What makes a true Hongkonger: knowing what ‘fly sand go milk’ means, perhaps?
Peter Kammerer considers the extent to which the Cantonese language, among other traits, contributes to and shapes the Hong Kong identity
A Hongkonger overseas, when asked where they’re from, will invariably answer, “Hong Kong” rather than “China”. I was born in Toowoomba in the Australian state of Queensland, but do not reply “Toowoomba” or “Queensland” when posed that question; the answer is always “Australia”. The Hong Kong response is not what the powers in Beijing want to hear, although it’s an inevitability given the circumstances, culture and pride. They are the reasons I can never call myself a true person of this city, no matter how many years I make it my home.
Carrying a Hong Kong Special Administrative Region passport rather than a Chinese one invariably assures the “Hong Kong” reply. But Hong Kong is also a city very much on the world map, one that everyone has heard of and knows from movies. The same reasons are cause for someone from New York or London to name the place rather than the country after the “where are you from?” question. But there is much more to being a Hongkonger. After 28 years, I have adopted some of these characteristics; others, however, remain too challenging or alien.
Language is the biggest definer. Cantonese Hong Kong-style, with its slang and swear words that are ever changing, marks a Hongkonger out from their dialect-speaking brethren across the Sham Chun River and the wide-eyed student. Some of the expressions outsiders easily pick up are wah, and that multipurpose aiyah, which can be used for anything from pain to showing concern. But the linguistic ingenuity of Hongkongers comes out in their shorthand for commonly used words and phrases, or in response to current events, producing layers that need full command and constant exposure to come to grips with.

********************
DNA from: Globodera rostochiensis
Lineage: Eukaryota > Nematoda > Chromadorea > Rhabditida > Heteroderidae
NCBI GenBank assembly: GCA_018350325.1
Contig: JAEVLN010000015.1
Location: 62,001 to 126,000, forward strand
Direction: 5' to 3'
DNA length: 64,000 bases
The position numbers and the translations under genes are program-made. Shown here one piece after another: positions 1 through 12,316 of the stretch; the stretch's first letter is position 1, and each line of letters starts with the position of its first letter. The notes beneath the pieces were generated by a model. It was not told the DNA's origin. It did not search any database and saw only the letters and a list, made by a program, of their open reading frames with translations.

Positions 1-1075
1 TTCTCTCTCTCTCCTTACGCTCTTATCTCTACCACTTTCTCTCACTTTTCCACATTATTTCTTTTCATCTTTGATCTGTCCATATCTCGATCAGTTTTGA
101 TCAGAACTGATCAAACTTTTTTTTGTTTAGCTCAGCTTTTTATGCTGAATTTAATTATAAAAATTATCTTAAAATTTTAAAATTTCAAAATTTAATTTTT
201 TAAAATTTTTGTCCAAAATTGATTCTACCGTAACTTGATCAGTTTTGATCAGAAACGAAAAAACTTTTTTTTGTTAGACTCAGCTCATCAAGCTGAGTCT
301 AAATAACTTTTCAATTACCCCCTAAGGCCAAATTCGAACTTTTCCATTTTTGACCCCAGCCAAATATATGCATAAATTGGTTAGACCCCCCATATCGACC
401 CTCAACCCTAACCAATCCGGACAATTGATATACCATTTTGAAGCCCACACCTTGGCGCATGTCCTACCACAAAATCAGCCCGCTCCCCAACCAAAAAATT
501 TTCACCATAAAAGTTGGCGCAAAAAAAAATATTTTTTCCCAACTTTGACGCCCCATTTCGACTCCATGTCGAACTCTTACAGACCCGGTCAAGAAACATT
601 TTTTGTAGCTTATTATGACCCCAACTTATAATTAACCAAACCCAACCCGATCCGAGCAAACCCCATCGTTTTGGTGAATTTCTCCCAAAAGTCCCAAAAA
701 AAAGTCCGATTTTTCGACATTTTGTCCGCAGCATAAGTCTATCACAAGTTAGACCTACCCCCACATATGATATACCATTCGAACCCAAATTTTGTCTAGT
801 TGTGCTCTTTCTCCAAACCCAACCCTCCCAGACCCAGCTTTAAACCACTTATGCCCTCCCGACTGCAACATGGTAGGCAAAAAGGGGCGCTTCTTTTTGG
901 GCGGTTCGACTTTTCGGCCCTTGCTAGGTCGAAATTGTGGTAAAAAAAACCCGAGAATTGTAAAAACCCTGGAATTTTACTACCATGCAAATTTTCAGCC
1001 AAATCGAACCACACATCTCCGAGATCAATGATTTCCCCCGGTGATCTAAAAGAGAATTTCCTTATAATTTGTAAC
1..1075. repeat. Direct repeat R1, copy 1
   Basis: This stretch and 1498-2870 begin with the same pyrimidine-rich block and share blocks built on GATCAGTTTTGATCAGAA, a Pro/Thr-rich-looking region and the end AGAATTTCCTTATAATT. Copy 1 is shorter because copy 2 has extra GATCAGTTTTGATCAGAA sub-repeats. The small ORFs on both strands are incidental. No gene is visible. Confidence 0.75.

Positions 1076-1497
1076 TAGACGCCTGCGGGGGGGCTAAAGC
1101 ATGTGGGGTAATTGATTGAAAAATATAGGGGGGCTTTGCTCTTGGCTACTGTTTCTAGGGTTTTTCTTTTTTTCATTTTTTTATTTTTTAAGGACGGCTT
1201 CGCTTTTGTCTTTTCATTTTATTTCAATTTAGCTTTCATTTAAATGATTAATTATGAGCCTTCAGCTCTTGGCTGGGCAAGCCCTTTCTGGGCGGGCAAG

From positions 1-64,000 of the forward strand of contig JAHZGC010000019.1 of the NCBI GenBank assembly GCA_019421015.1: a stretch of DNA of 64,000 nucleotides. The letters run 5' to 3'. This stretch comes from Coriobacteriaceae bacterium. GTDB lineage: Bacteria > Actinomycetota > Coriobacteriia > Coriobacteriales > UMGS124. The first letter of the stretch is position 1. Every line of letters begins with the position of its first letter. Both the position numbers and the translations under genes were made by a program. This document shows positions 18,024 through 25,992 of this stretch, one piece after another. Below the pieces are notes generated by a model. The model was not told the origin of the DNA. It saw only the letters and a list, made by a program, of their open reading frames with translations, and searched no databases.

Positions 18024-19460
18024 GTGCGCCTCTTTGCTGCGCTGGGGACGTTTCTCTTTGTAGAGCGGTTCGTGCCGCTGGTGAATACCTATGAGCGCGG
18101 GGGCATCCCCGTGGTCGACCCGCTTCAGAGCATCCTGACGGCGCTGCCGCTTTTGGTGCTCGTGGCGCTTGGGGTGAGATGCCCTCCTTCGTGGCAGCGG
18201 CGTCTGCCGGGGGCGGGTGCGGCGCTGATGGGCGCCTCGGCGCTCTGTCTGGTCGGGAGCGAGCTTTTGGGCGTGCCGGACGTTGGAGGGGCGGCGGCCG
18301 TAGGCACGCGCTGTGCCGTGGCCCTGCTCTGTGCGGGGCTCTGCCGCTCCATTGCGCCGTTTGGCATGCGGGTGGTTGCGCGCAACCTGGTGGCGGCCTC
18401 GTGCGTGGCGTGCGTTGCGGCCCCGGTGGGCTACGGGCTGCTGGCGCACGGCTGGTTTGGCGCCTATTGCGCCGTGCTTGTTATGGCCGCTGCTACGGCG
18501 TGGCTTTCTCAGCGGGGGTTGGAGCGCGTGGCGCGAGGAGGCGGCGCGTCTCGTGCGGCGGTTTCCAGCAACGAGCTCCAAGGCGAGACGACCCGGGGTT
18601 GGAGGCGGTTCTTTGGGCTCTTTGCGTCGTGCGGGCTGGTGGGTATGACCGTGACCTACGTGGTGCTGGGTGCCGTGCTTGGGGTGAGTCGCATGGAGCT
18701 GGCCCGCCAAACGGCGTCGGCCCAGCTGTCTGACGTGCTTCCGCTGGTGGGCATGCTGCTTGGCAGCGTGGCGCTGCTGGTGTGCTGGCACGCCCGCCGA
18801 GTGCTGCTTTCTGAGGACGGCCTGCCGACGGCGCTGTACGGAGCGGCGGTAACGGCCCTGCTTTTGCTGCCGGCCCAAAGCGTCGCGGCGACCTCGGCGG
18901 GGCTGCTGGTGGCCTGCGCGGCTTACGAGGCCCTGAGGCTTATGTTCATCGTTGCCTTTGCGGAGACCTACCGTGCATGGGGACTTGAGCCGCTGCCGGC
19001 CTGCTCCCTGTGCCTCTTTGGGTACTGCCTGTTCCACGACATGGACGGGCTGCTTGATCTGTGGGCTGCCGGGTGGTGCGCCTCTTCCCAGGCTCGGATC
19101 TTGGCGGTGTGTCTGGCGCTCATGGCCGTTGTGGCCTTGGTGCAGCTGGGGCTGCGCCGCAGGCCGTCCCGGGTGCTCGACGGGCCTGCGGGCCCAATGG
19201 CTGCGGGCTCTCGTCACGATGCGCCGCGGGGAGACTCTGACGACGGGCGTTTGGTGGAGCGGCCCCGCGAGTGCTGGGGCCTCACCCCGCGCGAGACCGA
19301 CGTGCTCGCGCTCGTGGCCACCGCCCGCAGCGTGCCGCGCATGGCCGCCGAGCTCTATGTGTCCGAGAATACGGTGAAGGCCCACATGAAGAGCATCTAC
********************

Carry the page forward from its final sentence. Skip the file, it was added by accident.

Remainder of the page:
Hong Kong Cantonese takes full flight in the cha chaan teng, where customers demand fast and efficient service. It’s an ideal environment for inventiveness and, as such, has produced all manner of food and drink terms. “Fly sand go milk”, I have been informed, means coffee without milk and sugar, “add the bottom” is to ask for more rice or noodles and calling for “Liza Wang” is not meant to conjure up the famed actress, but a hot coffee, apparently the title of one of her songs. The style extends into everyday-speak as the times and trends demand.
I can’t pretend to know more than a few fistfuls of Cantonese words and, even then, being tone deaf holds me back from grasping so tonal a language.
I can be a Hong Kong person in other ways, though: A click of the tongue in annoyance at the person blocking my way, showing impatience that the bus hasn’t arrived within moments of getting to the stop, and that weekend dim sum ritual. But other aspects I simply cannot embrace, among them feeling at home in a crowd and doing my utmost on public transport during rush hour to avoid bodily contact with other passengers.
It still feels odd when, in a Western-style restaurant, my Chinese meal partner asks to taste what I’m eating; I’ll always oblige, but there’s no desire to share from their plate. And I’ll only join that scramble to pay the restaurant bill if I’m in the mood for playing that game; it’s so much easier to just say that I’ll take care of the bill and, if someone disagrees, promise that I’ll pick it up the next time.
Living conditions and circumstances make people from big cities develop particular characteristics; Hongkongers, like New Yorkers and Londoners, have their own traits. In Hong Kong, I’ve embraced those I’m comfortable with, but there are limits. I’m a citizen, a taxpayer, a resident, but not a true Hongkonger.
Peter Kammerer is a senior writer at the Post